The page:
COVID-19 Safety Information

Reporting Tips for Faculty/Staff

Responsible Authorities, which include all faculty and professional staff members, with the exception of counselors, medical providers and clergy/ministers employed by SUNY Cortland, are required to notify the Title IX Office whenever they witness or are notified of potential Title IX violations. 

We recognize that reporting these violations can be challenging. Below are some helpful tips for faculty and staff who need to report an incident of sexual harassment, sexual assault, rape, dating violence, domestic violence, stalking or sex/gender discrimination. 

How do I report a Title IX Violation?

Reports should be made directly to the Title IX Coordinator, Maggie Wetter.

For non-urgent reports, please send the Title IX Coordinator an email with specific details of the incident and names of all parties involved. For urgent reports or if preferred, please contact the Title IX Coordinator via phone at 607-753-4550 or stop by the office in Moffett Center, Room 207-D. 

If there is an emergency, please contact University Police at 607-753-2111 or 911 (by campus phone) before contact Title IX. 

What if my student ask me to not share this information?

Though we never want you to betray your student's trust, it is important for you to establish and example your role of as a Responsible Authority. Ultimately, it is better for building trust, to be honest with your student from the start and letting them know of your reporting obligations.

If a student discloses an incident to you, please ensure you inform them that you are obligated to notify the Title IX office and of the options afforded to them as a reporting individual.

An example of this dialogue could go as follows, "Thank you for trusting me and telling me about your experience. I want to make sure you understand that I will need to share what you told me with the Title IX Office. The Title IX Office may reach out to you but it is completely optional for you to reply or meet with them. Do you have any questions about this?"

We encourage all faculty and staff, at the start of the semester, to example your role as a Responsible Authority to your classes and students. 

Will you investigate every report?

No, we do not immediately investigate every report that our office receives. First and foremost, the Title IX Office is here to provide resources and accommodations to students and employees. When we initially meet with individuals, we first discuss our role on campus and offer them support options as well as discuss options to investigate reports. 

For most cases that fall within our jurisdiction, we will only investigate a report at the request of the reporting individual. The only  exceptions are when there is an imminent concern for the safety of the campus community. If this occurs, the reporting individual will be notified. 

What if the incident happen off-campus or in the past?

Regardless of when or where an incident occurred, if the incident includes a potential Title IX violation, a report must be made. Though the amount of services and support vary, depending on when and where an incident took place, reporting individuals still have the right to access the resources afforded to them from the Title IX Office.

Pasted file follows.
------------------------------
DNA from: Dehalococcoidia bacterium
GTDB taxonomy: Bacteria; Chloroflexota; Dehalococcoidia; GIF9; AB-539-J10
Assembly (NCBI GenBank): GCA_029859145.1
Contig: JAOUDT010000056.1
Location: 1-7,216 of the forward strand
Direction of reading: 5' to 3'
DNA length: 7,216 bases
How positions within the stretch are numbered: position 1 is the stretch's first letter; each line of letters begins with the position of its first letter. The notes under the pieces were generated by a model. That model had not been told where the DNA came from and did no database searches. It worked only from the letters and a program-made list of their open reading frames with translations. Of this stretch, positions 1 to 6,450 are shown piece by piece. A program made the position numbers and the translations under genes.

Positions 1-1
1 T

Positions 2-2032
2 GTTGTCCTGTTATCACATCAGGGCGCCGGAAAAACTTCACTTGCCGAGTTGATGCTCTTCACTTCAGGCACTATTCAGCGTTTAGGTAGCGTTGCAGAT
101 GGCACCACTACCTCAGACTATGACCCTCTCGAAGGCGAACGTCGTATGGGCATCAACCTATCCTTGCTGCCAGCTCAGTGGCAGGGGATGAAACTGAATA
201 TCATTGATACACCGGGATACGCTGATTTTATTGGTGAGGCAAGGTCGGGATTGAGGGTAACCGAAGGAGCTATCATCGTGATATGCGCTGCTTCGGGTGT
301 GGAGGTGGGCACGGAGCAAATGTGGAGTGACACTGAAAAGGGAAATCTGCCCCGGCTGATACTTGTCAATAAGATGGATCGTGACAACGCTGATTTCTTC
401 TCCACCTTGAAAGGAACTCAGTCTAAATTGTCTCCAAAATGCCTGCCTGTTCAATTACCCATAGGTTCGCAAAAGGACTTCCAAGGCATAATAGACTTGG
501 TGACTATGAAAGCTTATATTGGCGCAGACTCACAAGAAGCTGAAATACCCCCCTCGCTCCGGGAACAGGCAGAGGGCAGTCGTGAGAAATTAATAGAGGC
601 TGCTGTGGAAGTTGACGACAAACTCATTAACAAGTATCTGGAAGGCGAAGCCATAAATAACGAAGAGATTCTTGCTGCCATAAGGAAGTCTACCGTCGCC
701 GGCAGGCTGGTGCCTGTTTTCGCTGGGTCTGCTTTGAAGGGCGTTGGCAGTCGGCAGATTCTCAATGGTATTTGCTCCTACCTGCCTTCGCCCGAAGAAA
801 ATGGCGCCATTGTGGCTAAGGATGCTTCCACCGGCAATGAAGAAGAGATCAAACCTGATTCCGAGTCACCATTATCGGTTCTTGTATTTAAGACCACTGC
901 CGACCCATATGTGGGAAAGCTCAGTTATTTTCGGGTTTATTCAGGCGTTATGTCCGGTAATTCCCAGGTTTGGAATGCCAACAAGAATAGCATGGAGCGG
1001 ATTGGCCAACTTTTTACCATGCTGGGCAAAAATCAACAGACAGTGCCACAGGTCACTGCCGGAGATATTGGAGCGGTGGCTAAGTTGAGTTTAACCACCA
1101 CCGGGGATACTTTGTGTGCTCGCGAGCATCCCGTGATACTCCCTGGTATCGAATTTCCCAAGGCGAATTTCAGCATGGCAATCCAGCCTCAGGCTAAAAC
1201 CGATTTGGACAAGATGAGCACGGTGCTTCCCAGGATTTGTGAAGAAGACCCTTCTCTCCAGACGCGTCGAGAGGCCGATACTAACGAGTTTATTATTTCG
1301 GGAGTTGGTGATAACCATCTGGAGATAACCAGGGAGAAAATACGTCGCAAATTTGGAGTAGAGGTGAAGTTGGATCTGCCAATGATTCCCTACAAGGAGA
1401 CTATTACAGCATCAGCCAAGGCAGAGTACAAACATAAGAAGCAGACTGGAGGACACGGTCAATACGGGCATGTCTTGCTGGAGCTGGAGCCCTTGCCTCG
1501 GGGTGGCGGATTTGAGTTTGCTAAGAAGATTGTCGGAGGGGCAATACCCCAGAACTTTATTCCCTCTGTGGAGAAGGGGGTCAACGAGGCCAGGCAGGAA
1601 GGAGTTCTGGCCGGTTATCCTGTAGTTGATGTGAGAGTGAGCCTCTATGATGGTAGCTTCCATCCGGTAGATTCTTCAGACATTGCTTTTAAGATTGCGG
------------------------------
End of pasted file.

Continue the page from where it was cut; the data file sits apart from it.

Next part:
At the end of the day, by reporting the incident to Title IX, you are providing your student(s) with an additional option to seek support and resources. 

How to do ensure my students know I am a Responsible Authority?

A common question that we receive is, "If I feel that a student will be telling me about a potential Title IX incident, is it okay to interrupt them and let them know of my reporting obligations?"

First, we recommend doing what you can to ensure that your students already know your role as a Responsible Authority. We encourage faculty and staff to notify their classes, student employees and/or advisees about their requirements at the beginning of the semester. 

However, if you believe it is appropriate, it is okay to calmly ask a student to pause in order to inform them about your role as a mandated reporter. In most cases, the student will still continue to tell you about their experience.

Are their on-campus confidential resources for students?

Yes. Students who wish to disclose their experiences but do not wish to have the Title IX Office be notified, may speak with the professionals in the Counseling Center, Student Health Services or campus ministry. These individuals do not have to notify the Title IX Office when they are made aware of a potential Title IX violations. 

What if I have confidential privilege while off-campus?

For faculty or staff members who have confidential privileges in their roles off-campus (i.e. attorney-client privilege, provider-patient confidentiality), they cannot enact this privilege while assuming their role as a faculty or professional staff member at SUNY Cortland, unless you are employed within the Counseling Center, Student Health Services or campus ministry. 

Please contact the Title IX Coordinator if you are in need of further clarification. 

For more information regarding reporting options and resources, please be sure to visit our complete website.